Suppose we participate in the following game. Someone gives us $30, and we have to share it with a stranger. If they accept the deal we propose, we both keep the money. But if they turn it down, we both lose. What is the average amount that the other person would require in order to accept the agreement? From a purely rational point of view, any figure would do. The other person would have more money than at the beginning of the game. However, we know that we do not always act with logical reasoning and that we are swayed by very different impulses. This game is based on the experiment that three economists published in 1982 called “ultimatum bargaining.” When they carried out this exercise with various participants, they discovered what amount is accepted. On average, the stranger accepts the deal when they get at least 40% of the total. If the figure is below 20%, it is rejected outright.
This game has led to several conclusions. When we believe that what is being proposing to us is unfair, we call off the deal, even if it seems that we are acting against all logic. And, most importantly, it shows we innately need to compare ourselves. This tendency is evolutionary: it situates us, gives us perception and prepares us to face our environment. That’s why, when we make decisions, we consider what others do or earn. This happens when we drive: we not only look at the road, but we also check what’s happening behind us through the rearview mirrors. The tendency is so deeply ingrained that even organs in our body function by comparison. According to Robert Sapolsky, a professor of biology and neurology at the University of Berkeley, our eyes have cells in the retina that distinguish colors only in relation to other shades. This is how we see, and this is how we also have been thinking since we were little.
Babies compare what they have with each other. Anyone who has ever lived with children or teenagers will have seen how, in most families, housework is an eternal battle of comparison: over who does more or less. One person watches what the other is doing and, if they think they have lost out, throws a tantrum. Again, this is evolutionary (although it is still exhausting for the poor parents). When the lioness hungrily chases the zebra on the savanna, the zebra’s goal is not only to outrun the lioness, but to outrun the other zebras. Therefore, when the predator manages to catch a zebra, the rest walk calmly by her side. If at work, we learn that our colleague earns more doing the same job, despite have the same experience and seniority, our motivation drops considerably, and we feel disappointed and deceived. The need to compare ourselves to others has a purpose: it gives us an external reference to measure our status, even if it is just about who has to unpack the dishwasher. It’s the result of millions of years of our brain’s evolution. But while it may be an innate instinct, it also can be a harmful trap.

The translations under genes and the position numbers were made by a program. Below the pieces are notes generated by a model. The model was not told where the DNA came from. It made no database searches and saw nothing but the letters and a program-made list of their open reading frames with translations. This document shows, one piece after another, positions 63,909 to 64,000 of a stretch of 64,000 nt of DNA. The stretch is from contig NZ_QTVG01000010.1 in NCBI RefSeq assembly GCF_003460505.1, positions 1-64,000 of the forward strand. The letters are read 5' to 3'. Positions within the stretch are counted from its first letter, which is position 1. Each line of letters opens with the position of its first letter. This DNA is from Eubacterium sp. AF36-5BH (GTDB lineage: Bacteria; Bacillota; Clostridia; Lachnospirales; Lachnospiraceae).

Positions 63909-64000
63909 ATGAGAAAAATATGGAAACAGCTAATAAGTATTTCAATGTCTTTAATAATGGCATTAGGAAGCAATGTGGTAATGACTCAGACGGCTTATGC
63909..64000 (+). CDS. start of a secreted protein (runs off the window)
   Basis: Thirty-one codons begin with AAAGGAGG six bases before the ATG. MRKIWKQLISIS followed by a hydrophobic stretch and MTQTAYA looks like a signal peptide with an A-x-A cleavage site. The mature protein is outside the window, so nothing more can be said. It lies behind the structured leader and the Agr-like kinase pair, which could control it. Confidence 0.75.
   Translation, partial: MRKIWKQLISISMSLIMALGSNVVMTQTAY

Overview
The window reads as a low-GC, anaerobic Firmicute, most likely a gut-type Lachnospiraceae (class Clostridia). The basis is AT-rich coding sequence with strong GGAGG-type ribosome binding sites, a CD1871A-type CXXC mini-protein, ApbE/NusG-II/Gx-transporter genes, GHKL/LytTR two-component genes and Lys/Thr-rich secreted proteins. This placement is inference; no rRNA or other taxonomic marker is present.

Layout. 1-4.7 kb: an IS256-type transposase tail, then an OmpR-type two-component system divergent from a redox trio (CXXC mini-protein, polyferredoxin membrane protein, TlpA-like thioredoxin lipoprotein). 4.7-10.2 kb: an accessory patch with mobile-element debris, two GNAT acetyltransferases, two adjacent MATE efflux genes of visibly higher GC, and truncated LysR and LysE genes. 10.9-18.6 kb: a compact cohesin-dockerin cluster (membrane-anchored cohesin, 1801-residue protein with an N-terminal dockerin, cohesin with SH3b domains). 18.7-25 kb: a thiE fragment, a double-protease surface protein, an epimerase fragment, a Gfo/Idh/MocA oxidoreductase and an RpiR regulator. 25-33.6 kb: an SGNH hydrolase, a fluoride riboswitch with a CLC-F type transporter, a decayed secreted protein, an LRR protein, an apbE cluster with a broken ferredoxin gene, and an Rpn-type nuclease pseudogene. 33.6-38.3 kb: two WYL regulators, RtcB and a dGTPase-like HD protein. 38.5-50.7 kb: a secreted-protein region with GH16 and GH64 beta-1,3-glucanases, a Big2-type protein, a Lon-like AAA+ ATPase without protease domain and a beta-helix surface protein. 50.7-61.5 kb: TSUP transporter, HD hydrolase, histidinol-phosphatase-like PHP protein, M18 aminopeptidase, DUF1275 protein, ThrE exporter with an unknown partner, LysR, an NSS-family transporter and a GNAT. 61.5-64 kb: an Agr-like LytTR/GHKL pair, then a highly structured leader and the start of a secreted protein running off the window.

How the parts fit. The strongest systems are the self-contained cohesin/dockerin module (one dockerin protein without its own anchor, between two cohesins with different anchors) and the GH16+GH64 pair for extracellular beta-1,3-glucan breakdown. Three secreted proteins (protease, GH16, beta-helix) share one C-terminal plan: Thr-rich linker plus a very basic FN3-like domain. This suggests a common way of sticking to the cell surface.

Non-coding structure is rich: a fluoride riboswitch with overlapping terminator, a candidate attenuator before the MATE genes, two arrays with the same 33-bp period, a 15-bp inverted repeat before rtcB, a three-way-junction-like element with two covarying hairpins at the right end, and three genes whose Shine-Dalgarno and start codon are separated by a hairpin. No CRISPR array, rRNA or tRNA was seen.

If we continually compare ourselves to others to reaffirm our personal worth, we will feel frustrated and empty. At some point, someone will have more. Even if we are measuring the intangible, such as health, beauty, or joy. If, in addition to comparing ourselves, we also desire what the other person has, we open Pandora’s box to an uncomfortable emotion: envy. Although we tend to measure our successes in relation to those of our partner or assess our social media posts in relation to those of our friends, it’s important not to feed this mechanism. Better still, we must avoid falling into the trap of thinking that our happiness is based on having more than others. If we let ourselves spiral into constant comparison, we will sacrifice our own well-being.
If we must make comparisons, it is better that we change the focus of what we are confronting. Instead of comparing ourselves to something external, we should focus our attention within, on our ability to evolve. We should stop thinking about who is the smartest, and start appreciating our learning process and how we have become better at decision-making. We should avoid comparing our children to others or our achievements with those of our peers. Instead, we should appreciate how our children are growing and how we have been able to achieve and overcome difficult challenges. It is a kinder way of treating ourselves and a way to better direct an innate mechanism so that we gain wisdom, self-control and greater sensitivity towards others… The space for self-improvement is infinite, and focusing on this, helps us to stop agonizing over what we do in relation to others. Every person has their own path and, with it, their own difficulties. Let’s follow our own path; it will make us happier.
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